It was an interesting journey, mostly trying to stay on my feet. A short train journey followed by an almost impossible walk up the hill to Alexandra Palace. The cars on the road were going nowhere, as the ones up the hill were stuck facing the ones down the hill.
One player who wasn’t waiting around was Dutchman Vincent Van Der Voort. Whilst I was still making that ridiculous journey up the hill, Greased Lightening strolled to a 3-0 victory against the qualifier from Gibraltar, Dylon Duo.
I managed to catch most of the preliminary match between Japan’s Haruki Muramatsu and Poland’s Krzysztof Kciuk. The man from Japan came out on top 4-1, going through to a round one match later on against Ronnie Baxter.
With John Part’s late arrival the next match was a superb tie between crowd favourite Terry Jenkins (No. 6) and the latest pantomime villain Paul Nicholson. By now there was around 1,500 inside the venue (around 75% full) to see the match of the night. The Bull scraped through 3-2, but I have a feeling we’re going to see great things from the Aussie-Geordie Nicholson.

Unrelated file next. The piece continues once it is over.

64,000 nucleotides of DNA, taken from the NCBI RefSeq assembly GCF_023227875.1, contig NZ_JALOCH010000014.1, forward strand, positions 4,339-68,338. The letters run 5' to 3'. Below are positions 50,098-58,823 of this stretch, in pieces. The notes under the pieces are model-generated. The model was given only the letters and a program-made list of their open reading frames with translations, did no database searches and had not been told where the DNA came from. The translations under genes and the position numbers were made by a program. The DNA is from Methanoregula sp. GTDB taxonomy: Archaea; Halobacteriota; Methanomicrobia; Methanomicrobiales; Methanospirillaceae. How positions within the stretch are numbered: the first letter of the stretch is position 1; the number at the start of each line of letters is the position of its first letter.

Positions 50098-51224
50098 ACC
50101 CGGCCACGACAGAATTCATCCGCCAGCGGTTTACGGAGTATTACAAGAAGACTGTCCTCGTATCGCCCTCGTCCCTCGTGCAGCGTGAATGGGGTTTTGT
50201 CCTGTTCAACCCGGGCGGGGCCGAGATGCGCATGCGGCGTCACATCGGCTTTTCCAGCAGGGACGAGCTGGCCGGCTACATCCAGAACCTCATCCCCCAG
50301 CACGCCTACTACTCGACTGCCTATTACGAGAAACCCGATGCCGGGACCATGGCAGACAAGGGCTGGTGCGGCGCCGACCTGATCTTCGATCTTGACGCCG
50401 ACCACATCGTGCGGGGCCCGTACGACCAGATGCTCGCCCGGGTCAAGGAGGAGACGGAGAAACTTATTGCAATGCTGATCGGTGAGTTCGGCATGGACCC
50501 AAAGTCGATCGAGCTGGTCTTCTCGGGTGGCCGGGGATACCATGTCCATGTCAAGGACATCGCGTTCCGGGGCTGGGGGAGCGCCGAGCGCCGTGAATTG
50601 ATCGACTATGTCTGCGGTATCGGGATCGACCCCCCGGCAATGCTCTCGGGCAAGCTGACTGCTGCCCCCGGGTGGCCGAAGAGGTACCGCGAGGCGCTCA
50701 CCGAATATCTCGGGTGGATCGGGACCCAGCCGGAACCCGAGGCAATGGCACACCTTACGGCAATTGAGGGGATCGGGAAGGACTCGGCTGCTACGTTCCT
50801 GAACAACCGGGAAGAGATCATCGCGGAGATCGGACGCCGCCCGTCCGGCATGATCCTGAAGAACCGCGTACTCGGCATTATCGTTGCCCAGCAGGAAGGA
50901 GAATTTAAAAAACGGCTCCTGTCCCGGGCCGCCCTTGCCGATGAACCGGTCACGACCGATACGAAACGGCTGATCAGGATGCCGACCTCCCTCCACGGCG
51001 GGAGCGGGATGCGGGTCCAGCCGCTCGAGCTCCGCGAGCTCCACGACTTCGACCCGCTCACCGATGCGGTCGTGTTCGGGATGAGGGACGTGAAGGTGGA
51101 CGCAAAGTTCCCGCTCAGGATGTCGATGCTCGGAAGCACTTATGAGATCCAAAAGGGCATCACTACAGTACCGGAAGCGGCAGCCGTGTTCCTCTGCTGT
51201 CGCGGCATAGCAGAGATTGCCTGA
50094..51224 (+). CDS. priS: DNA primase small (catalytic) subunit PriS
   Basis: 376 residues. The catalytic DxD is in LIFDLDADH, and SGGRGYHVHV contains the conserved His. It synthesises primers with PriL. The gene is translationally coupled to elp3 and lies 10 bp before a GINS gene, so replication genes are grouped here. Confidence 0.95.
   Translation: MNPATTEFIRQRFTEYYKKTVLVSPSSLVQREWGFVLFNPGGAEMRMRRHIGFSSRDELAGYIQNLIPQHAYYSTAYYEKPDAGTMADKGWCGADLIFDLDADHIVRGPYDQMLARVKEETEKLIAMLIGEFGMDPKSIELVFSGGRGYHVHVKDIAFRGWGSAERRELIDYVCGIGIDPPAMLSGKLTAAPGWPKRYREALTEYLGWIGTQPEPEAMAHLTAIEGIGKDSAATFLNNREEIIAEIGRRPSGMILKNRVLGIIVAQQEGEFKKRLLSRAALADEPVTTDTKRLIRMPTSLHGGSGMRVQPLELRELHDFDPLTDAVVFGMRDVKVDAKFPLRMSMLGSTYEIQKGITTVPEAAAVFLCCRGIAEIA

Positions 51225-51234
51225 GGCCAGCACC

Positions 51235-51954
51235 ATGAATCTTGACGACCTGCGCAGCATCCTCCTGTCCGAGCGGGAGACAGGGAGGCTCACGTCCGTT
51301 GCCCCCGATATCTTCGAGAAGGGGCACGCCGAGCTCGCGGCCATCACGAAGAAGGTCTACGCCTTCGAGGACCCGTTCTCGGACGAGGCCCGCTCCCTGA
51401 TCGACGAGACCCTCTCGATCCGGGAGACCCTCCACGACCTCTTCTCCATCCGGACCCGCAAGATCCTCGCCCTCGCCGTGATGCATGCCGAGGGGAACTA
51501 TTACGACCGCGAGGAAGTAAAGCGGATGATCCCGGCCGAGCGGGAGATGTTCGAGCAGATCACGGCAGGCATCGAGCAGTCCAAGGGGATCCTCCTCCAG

Next up was Ronnie Baxter (No. 7) against qualifier Haruki Muramatsu. The Rocket was in fine form and with a superb display, shot to an easy 3-0 victory.
And finally it was the turn of 3-time World Champion John Part from Canada who was up against Toon Greebe from The Netherlands. The Dutch have provided a number of good young players in recent years, but Toon was unable to match hype with performance, as Darth Maple cruised to an impressive 3-0 win.
Favourite moment was back home watching the recorded coverage of the night. Sky cut to a shot of me, as Dave Allen and Eric Bristow were saying ‘credit to these guys for coming out in this weather without even knowing how they’re going to make it home, it could be the biggest sleepover ever’! Ok it wasn’t the easiest journey back, but it was well worth being a part of this crazy night.
Even with the UK covered in heavy snow, it can’t be used as an excuse to miss a night at the home of darts. So it’s back down to Alexandra Palace to join faithful the Barney Army.
One of my tips for a successful tournament Kevin Painter (No. 15) was up against the Austrian qualifier Mensur Suljovic. The qualifier proved to be a tough first round opponent with The Artist managing to scrape through 3-1.
Next came the preliminary match between New Zealand’s Phillip Hazel and Slovenia’s Osmann Kijamet. This was a good tussle between the two qualifiers with Kijamet coming out on top 4-2, returning later in the final round one match against Andy Hamilton.